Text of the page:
Calming Down Techniques for Children

Whether in school or virtual learning, we all need to take the time to calm down and learn strategies that cater to us. Going back to school is always exciting, but for some students it can be frustrating, and a new experience. There are so many ways that we can teach students how to calm down, and even use in the classroom, at home, and while virtually learning. 

Many students don’t know what it means when someone says “you need to calm down,” what does that look like? Students can become more frustrated or agitated when they hear those words, instead replacing it with something they can do that is a coping skill would be much for beneficial. Such as, “take some time to go color,” “why don’t you go bounce on the ball,” or many other phrases that could be used to replace the phrase that children don’t often understand until later. 

Teaching students how to identify their emotions will often times help them learn which coping skills work for them, and how they will work best in a given situation. By teaching and then practicing students are much more likely to use their coping skills when upset. Some coping skills are listen below, and are all things that can be worked on with students of any age.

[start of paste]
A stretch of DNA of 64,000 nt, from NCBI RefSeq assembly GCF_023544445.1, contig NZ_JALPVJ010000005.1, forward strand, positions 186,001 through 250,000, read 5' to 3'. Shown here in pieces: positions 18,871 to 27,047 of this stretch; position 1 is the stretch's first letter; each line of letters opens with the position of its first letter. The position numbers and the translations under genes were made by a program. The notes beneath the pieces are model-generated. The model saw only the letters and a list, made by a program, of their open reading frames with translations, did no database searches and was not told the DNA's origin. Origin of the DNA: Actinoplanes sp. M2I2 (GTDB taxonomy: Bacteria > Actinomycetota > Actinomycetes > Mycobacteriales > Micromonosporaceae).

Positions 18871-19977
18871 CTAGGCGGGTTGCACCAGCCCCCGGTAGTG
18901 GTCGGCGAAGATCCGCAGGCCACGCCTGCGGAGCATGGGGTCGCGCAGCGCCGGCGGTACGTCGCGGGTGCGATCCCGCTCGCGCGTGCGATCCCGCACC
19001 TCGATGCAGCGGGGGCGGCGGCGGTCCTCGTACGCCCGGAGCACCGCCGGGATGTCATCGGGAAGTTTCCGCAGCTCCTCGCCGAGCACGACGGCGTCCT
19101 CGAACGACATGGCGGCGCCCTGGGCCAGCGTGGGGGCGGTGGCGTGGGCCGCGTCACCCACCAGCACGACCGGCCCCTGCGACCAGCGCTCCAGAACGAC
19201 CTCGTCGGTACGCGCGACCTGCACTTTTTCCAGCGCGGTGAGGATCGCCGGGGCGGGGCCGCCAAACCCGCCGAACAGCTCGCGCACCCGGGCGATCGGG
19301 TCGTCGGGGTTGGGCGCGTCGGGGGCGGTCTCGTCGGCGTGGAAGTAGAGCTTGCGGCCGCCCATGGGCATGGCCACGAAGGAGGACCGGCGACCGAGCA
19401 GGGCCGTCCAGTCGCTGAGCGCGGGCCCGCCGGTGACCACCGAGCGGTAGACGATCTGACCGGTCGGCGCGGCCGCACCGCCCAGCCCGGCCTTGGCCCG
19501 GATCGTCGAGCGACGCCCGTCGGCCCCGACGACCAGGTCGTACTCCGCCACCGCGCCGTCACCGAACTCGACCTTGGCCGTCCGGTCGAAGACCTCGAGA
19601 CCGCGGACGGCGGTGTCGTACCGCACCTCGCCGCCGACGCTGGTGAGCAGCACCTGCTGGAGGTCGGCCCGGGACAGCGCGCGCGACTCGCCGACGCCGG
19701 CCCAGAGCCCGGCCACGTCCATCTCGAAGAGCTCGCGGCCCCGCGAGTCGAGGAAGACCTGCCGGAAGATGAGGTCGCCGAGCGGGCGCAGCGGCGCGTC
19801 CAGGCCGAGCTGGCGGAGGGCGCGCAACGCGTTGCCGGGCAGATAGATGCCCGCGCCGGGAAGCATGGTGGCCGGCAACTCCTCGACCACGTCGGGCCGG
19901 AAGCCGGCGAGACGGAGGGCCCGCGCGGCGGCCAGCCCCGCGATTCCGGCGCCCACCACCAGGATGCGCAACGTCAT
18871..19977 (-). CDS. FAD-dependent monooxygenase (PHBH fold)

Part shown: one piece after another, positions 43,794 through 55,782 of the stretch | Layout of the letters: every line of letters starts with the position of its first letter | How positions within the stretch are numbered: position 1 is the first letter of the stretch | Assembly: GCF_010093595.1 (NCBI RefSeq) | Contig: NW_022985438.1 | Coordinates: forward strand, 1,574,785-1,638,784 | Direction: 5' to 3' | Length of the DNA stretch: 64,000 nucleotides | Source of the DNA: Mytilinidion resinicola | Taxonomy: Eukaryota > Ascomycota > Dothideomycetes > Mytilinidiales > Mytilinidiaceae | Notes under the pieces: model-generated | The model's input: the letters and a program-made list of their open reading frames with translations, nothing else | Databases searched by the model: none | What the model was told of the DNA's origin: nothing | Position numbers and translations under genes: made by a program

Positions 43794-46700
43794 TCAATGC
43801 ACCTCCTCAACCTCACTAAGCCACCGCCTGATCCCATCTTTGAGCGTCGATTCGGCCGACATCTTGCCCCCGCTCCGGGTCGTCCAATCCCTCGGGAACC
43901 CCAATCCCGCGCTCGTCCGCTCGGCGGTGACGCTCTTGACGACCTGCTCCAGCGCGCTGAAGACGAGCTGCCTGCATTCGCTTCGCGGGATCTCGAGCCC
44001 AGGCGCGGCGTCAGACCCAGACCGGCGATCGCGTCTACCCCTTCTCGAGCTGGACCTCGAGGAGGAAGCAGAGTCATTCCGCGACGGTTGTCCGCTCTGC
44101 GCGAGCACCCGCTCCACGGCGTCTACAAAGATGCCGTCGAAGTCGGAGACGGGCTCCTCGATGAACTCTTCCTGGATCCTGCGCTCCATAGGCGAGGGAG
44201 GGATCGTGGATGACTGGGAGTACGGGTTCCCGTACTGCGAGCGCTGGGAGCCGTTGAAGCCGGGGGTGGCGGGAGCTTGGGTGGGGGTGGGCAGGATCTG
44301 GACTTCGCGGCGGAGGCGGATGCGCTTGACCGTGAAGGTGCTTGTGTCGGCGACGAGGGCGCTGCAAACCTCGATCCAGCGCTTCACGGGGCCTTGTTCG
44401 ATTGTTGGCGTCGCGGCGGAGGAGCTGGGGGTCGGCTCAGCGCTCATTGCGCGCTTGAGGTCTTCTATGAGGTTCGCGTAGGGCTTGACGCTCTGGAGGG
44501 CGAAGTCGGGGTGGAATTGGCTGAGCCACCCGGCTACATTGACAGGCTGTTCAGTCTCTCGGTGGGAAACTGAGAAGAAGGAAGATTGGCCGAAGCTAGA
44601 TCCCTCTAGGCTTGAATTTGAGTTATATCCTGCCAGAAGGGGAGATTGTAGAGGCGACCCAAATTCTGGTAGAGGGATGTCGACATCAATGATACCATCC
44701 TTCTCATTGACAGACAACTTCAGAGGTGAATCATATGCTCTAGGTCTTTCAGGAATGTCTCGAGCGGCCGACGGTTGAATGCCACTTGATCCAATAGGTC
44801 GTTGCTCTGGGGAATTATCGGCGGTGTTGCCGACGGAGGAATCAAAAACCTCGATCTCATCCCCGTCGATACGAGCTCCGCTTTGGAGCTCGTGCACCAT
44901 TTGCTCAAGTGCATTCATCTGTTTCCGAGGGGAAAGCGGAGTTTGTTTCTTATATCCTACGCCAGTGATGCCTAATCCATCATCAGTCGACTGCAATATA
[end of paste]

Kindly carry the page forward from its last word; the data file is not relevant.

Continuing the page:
1.  Take 10 deep breaths.
  2. Think happy thoughts.
  3. Count to 10.
  4. Squeeze a stress ball.
  5. Do some exercises.
  6. Get a drink of water.
  7. Read a book.
  8. Rock gently on a ball.
  9. Relax on pillows.
  10. Take a walk.
  11. Listen to music.
  12. Play quietly.
  13. Write in journal.
  14. Give yourself a hug.
  15. Use the swing.
  16. Draw a picture.
  17. Lay on the ball.
  18. Sit on air disc.
  19. Balance on a stool.
  20. Go to a quiet area.

Many people also can resort to a Coping Skills Toolbox, this is something that each student could make in the classroom or at home or things that can help calm them down. The students with the help of an adult can add things to a box that can assist in learning how to calm their anxiety, and learn to cope during difficult times. 


Author: Elizabeth Vosseler, M.A. PPS ,School Psychologist/ERICS Therapist

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